My Lords, could the Minister give us her opinion on the purpose of organisations such as Transport for the North if major strategic decisions affecting that part of the United Kingdom are to be taken by London-based Ministers and civil servants? How many extra heavy goods vehicles will be used to replace the existing freight flow across the Pennines that uses this line—a freight flow that has been intensive since the line was built—while this modernisation takes place? Will she think again and get the Secretary of State to think again and listen to the people directly involved, rather than making decisions in Whitehall?

My Lords, we absolutely listen to Transport for the North when making these decisions. That is a vital role which it plays for us. We are carefully considering its proposals. As I said, we are not able to deliver the entire upgrade of the trans-Pennine route within five years. The existing freight lines will continue so there will not be additional trucks on the M62. We listen very carefully to Transport for the North when we make these decisions. We are prioritising passengers with these upgrades, which is the right thing to do after the disruption they have seen over the past year.

My Lords, if we are to have a real crack at the northern powerhouse, do we not need to think about electrification from Hull to Liverpool rather than from Leeds to Manchester? Do we not also need to think about the networks within each conurbation? The problem is not just the trans-Pennine bit, but about travelling within Manchester, Leeds, Hull or Liverpool.

My Lords, I agree with my noble friend that there is a lot of work to be done on the rail systems in the north. Transport for the North is working on its strategic outline business case, which we expect to see shortly, and we look forward to its suggestions.

My Lords, the existing infrastructure across the Pennines, and indeed around Manchester, is being used rather wastefully at present. It appears that the timetable is very slack. I am sure that it could, with advantage, accommodate more trains than it does at present. Will the Minister agree to meet me and an expert on timetabling—not at anybody’s expense—to try to create paths on the existing routes?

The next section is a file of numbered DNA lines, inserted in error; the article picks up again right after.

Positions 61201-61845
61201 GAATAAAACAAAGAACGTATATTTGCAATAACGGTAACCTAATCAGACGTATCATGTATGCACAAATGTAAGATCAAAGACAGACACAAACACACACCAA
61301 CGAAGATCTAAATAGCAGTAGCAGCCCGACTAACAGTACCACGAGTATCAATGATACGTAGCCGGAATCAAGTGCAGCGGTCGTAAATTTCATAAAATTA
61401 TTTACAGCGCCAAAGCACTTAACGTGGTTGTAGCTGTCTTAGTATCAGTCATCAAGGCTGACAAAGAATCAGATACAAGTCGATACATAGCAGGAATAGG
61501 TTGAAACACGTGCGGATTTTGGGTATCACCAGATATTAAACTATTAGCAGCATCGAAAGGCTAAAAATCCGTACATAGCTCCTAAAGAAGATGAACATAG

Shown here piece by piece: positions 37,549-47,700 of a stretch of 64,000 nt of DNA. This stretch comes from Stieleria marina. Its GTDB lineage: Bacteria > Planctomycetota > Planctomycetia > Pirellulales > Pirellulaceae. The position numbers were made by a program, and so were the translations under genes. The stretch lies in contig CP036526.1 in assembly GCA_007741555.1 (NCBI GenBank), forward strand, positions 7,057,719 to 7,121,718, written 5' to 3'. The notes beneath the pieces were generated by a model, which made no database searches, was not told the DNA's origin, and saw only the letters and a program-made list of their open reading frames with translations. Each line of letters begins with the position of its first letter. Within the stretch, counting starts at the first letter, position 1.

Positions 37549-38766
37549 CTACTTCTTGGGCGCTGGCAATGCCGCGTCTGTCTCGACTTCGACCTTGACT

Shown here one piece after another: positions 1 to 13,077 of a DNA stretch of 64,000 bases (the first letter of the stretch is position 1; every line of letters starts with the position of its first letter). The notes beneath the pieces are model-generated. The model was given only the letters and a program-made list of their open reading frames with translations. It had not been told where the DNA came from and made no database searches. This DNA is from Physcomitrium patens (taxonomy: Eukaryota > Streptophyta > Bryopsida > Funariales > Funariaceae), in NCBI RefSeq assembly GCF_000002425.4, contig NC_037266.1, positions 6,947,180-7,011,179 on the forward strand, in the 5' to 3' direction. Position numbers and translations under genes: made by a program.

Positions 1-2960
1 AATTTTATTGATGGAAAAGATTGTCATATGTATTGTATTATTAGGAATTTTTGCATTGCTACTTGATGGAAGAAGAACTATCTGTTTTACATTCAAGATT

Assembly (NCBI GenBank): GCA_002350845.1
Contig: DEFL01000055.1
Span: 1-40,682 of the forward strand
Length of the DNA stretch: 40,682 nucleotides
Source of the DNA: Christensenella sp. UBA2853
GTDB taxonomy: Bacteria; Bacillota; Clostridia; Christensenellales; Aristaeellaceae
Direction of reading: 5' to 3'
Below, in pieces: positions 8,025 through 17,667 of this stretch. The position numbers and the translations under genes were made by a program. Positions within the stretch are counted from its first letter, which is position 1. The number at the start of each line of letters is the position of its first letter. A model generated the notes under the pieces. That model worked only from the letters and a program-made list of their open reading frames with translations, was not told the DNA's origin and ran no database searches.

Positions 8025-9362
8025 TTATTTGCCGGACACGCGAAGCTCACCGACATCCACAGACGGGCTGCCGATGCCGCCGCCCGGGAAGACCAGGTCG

The noble Lord raises an interesting point. Of course we want to maximise the capacity on our routes for both passengers and freight. As the noble Lord will be well aware, timetabling is very complex and I do not profess to be an expert in it. Network Rail leads on the technical aspects of this but I would be very happy to arrange a meeting with the noble Lord.

My Lords, if the Government are to give the regions the opportunity to make these decisions, would it not be sensible to ring-fence funding for all the regions so that they can spend that money?

My Lords, as I said, we absolutely are consulting Transport for the North on our funding, and we have committed that £2.9 billion to the trans-Pennine routes upgrade, which is the largest investment in existing railways at the moment. Obviously, the rail system is complex, crossing all parts of the country, and it is important that we co-ordinate it centrally, but we listen to the needs of people in the areas where we are making the investment.

My Lords, does the Minister agree that the construction of a high-speed network is critical to the provision of extra capacity for freight on the entire rail network north of London, and not just to the Midlands but to the north-west and the north-east?

I certainly agree with the noble Lord. Our railways are absolutely at capacity—we have seen a doubling of passengers—and we desperately need more space, which is what HS2 will deliver.

My Lords, with the fiasco of Northern rail, the debacle of the phantom drones at Gatwick, and now Kent, where only half the HGVs turned up for the trial, what does it take for a Secretary of State to have to resign these days?

My Lords, I reassure the noble Lord that the Secretary of State is absolutely across all the issues he has raised.